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When receiving a http GET request from Safari 6.0, I respond with some html content and the HTTP response header found below.

When pressing Enter a second time in the URL bar in the Safari browser, a new http request is sent to my server. The behaviour I expected was for Safari to get the resource from its cache as is the case for Microsoft Internet Explorer 10 preview.

Cache-Control: public,max-age=31536000
Connection: keep-alive
Content-Length: 574
Content-Type: text/html;charset=utf-8
Server: SC

Can I prevent Safari from making a new request or is pressing Enter in the URL bar considered a request to refresh the browser in Safari?

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Caches are, almost by definition, implementation-dependant. You should not rely on the cache to prevent a request from occurring, even if it seems to work on some browsers. –  zneak Jul 31 '12 at 14:09
    
Good then. The tone of your question made me wonder if you somehow relied on it to prevent server-side actions from occurring. Anyways, the HTTP 1.1 specification says that control over revalidation and reload is fully in the hands of the user agent (search for Cache-Control), so there seems to be little to do. –  zneak Jul 31 '12 at 14:17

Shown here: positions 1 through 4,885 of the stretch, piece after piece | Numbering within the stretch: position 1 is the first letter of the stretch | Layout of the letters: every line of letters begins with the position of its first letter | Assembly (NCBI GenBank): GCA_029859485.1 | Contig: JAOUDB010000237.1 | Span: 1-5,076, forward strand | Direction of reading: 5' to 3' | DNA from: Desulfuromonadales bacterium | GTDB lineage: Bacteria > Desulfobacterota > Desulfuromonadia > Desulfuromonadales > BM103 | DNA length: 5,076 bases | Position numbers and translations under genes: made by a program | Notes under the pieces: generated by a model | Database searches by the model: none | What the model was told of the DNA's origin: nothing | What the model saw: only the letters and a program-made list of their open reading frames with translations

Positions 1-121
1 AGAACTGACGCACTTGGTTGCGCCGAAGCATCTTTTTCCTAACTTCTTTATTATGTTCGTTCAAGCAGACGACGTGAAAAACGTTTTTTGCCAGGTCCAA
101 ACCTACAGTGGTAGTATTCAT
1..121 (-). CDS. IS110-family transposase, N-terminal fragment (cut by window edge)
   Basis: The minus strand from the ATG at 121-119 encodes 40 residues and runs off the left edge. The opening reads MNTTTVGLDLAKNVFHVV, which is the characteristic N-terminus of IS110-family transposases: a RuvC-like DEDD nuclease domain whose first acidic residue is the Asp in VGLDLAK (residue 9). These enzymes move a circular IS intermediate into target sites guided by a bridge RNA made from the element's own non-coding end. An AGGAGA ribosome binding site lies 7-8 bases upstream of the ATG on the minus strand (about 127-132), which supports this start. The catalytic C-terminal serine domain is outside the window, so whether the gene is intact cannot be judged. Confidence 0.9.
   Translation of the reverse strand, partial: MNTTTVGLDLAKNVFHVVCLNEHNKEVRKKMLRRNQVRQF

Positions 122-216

I am not relying on it, I'm doing optimisations. I´m investigating the pros and cons in serving a single page site in one or two requests. The images of the page are embedded in data URLs, so creating an external CSS would make the page go from a single request to two requests. On the other hand, it might improve caching as the second request is always using the cache in Safari. –  Jack Wester Jul 31 '12 at 14:19
    
From my humble experience, Safari tends to cache resources (scripts, CSS, images) a lot more than content. Besides, data URIs are base64-encoded, and base64-encoded data is roughly 33% bigger as it needs 4 bytes to encode 3. I haven't done any research on the topic and it depends on the files you embed, but I'd be wary that the gains of having a single request are outweighted on the "short term" by the sheer size of the file to get. –  zneak Jul 31 '12 at 14:36
    
Also, don't forget gzip compression. I suppose you already have it if you're into such fine tuning, but in case you don't, you can get compression ratios of the order of 85% on text resources. –  zneak Jul 31 '12 at 14:39

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